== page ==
Nokia & Microsoft Alliance Details
On February 11th, 2011 Nokia and Microsoft entered into a strategic partnership in the mobile business. By leveraging each other’s assets and core competencies in the mobile ecosystem, both companies expect to create value for consumers and partners (Figure 1). Under this partnership, Nokia will adopt Microsoft’s Windows Phone starting in 2012 as their smartphone operating system (slowly phasing out the Symbian OS), Bing as their search engine, adCenter for their advertisement and Microsoft tools for application development. Nokia will also contribute with expertise in hardware design, language support and broad billing capabilities and will provide Nokia Maps and their content and application store which will be integrated with Microsoft’s Map and Marketplace services respectively.
Figure 1 – Nokia and Microsoft mobile partnership value chain and capabilities
The expected benefits of this partnership can be summarized across the following audiences:
Both companies will be able to increase their competitive chances against industry leaders (RIM, Apple & Google) and new entrants (HP) while increasing their leverage with their mobile value chain partners – device manufacturers, applications developers, services providers and network operators. Furthermore, it is expected that they will be able to leverage their brand portfolio (Windows, Office, Bing, Xbox, NAVTEQ and Nokia) to create marketing synergies and eventually, reduce costs.
By replacing its outdated Symbian OS platform with Windows Phone 7 in their smartphone offerings, Nokia will be able to significantly cut their R&D costs, restructure their organization and access key Microsoft’s assets (search, global advertisement, productivity, development, cloud and marketplace). Furthermore, Nokia will have the right to modify Microsoft’s OS, will receive financial assistance (estimated in the hundreds of millions of dollars) to alleviate the costs and risks associated with the transition and could generate incremental revenue from search and advertisement referral agreements. Last, Nokia will get access to Microsoft’s marketing infrastructure in the US which could allow them to regain market share in this important market.
Once the transition is implemented, Microsoft will gain access to Nokia’s global presence and distribution channels, will benefit from Nokia’s hardware expertise for future versions of the OS, and will receive incremental revenue from WP7 royalties. Strategically, this partnership will allow Microsoft to regain much needed global market share (at both top and bottom ends of the market), to reduce the pace of the Google platform expansion and to access additional geographies where Nokia has local capabilities and partners. Lastly, the integration of Nokia’s intellectual property (Navteq) with Microsoft’s products and the increase in developer adoption could benefit the development of future products.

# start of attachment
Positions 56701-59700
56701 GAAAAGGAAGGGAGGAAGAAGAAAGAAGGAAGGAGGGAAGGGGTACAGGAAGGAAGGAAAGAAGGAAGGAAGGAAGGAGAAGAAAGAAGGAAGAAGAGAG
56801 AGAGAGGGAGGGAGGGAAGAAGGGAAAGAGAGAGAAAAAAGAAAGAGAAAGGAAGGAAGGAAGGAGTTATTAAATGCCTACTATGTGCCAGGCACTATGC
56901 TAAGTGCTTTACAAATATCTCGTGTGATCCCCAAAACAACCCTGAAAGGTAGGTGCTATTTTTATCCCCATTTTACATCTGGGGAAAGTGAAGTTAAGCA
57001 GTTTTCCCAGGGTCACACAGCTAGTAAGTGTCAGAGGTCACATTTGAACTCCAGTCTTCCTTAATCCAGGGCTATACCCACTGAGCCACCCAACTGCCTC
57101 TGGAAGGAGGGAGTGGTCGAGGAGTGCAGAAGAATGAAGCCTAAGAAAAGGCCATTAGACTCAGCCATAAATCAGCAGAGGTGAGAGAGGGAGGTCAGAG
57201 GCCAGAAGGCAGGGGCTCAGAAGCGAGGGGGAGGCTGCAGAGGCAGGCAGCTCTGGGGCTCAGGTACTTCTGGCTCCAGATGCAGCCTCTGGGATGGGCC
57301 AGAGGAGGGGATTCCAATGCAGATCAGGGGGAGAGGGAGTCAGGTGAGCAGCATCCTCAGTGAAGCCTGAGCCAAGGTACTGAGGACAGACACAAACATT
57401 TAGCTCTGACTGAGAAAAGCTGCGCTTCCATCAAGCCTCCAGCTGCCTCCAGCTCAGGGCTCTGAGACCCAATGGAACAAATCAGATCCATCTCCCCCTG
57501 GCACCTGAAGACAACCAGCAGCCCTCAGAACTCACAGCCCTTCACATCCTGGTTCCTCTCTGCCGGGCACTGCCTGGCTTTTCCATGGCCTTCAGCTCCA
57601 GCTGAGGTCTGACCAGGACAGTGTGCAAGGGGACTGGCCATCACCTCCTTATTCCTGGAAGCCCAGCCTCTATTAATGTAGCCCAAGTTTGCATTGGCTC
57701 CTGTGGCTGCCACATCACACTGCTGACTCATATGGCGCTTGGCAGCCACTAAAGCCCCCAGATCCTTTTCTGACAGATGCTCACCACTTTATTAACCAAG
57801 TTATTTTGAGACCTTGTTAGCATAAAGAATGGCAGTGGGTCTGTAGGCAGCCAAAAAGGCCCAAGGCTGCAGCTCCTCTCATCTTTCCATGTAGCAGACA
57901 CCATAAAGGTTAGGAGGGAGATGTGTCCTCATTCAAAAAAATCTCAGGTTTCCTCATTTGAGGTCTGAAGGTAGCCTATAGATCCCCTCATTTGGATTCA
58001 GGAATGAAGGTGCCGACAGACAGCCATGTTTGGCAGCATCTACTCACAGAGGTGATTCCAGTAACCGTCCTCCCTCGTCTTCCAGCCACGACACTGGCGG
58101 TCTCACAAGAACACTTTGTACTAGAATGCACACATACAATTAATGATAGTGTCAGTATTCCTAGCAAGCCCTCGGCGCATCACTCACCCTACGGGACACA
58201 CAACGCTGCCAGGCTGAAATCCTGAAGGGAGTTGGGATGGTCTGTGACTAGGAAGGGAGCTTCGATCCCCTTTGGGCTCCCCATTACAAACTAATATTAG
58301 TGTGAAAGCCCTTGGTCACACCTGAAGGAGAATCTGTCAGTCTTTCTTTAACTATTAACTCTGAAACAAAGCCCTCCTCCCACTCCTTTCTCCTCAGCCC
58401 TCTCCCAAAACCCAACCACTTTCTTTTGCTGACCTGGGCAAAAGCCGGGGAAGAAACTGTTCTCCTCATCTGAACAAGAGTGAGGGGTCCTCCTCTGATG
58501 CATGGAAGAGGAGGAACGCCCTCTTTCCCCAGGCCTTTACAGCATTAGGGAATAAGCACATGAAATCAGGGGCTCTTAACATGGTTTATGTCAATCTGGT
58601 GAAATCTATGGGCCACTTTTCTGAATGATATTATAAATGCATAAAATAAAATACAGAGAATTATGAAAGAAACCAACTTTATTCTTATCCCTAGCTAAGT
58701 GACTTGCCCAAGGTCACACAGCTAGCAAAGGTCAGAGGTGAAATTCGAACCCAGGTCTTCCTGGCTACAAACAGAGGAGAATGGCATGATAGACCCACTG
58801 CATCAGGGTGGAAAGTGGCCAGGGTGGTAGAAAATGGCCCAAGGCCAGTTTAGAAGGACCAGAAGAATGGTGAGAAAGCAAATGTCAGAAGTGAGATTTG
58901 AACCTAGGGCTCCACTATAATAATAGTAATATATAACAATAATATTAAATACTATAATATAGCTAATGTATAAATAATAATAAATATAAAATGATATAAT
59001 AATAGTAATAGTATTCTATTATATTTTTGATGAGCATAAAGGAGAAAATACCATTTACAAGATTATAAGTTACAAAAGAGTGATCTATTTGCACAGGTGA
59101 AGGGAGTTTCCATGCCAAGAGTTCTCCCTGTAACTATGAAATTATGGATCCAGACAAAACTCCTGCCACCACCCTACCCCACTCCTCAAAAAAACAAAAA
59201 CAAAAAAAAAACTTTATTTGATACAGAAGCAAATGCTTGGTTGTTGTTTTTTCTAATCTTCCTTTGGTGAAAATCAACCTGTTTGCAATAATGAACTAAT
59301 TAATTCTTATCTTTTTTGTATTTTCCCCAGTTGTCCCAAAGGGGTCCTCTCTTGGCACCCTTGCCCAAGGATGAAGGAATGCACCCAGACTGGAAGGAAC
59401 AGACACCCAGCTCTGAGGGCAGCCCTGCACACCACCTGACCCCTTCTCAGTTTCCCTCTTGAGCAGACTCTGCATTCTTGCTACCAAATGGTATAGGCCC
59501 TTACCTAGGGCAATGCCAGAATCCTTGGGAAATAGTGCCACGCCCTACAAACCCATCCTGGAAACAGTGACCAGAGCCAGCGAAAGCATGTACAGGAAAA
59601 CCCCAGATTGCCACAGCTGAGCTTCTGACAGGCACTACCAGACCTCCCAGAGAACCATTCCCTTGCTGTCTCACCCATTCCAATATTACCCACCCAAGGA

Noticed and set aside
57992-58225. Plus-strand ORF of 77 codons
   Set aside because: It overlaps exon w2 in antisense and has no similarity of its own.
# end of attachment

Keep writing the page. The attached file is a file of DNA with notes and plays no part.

Customers will benefit from the partnership by having access to an additional strong alternative to the established leaders in smartphone market (Blackberry, Android & Apple). They will also gain access to Microsoft’s productivity offerings (Office, Business Communications, Sharepoint and Exchange ActiveSync) through additional platforms and devices enabling more services for them (IM, VoIP, etc.). Lastly, they will benefit from the integration of the device, OS, services, applications and support, which will reduce costs and improve their overall experience.
The success of this partnership is not guaranteed and it will face many obstacles. First, the length of the transition (2 years) is an eternity in the mobile industry and both companies’ futures in the mobile business could be in jeopardy if the partnership does not work. In the short term, going exclusively with WP7 could cause Nokia phone sales to plummet as traditional Nokia fans adopt other platforms. Therefore, it is in the interest of both companies expedite the transition as much as possible in order to increase their chances of success.
Second, both companies need to develop fully integrated products, that are accessible to emerging market consumers, that generate profits and that are easy to support in a multi-platform portfolio offering (Nokia has the right to continue to support other platforms including Symbian and MeeGo).
Third, this deal gives Nokia favored status and the right to modify the OS as they see fit. Microsoft needs to avoid alienating other OEM partners of their existing WP7 ecosystem (HTC, Samsung, LG) due to the specific HW requirements (buttons, chipset, etc.) that they have imposed on them and that they are now waiving for Nokia. In order to create a level playing field, Microsoft will have to increase the flexibility of their requirements for their existing OEM partners, allowing for enough differentiation among them while making sure interoperability and features are not affected.
Fourth, Nokia’s new CEO (former Microsoft’s employee) has experienced an increase in criticism from shareholders is facing low morale from Nokia employees due to the planned layoffs and re-structuring and still has the daunting task of repairing damaged relationships with Symbian developers who will now have to migrate to the Windows platform in order to remain in Nokia’s ecosystem.
Last, market saturation is high and it could be even more in two years. Both companies need to be able to produce devices that can compete on price on both ends of the market. For example: the iPhone is still relatively cheap to emerging market customers used to paying $500 for a BlackBerry or an Android based device. Considering the price sensitivity of the emerging markets, this could be a formidable challenge.
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This report was a group project for the Global Strategy class of Thunderbird School of Global Management Professor Nathan Washburn, Ph.D.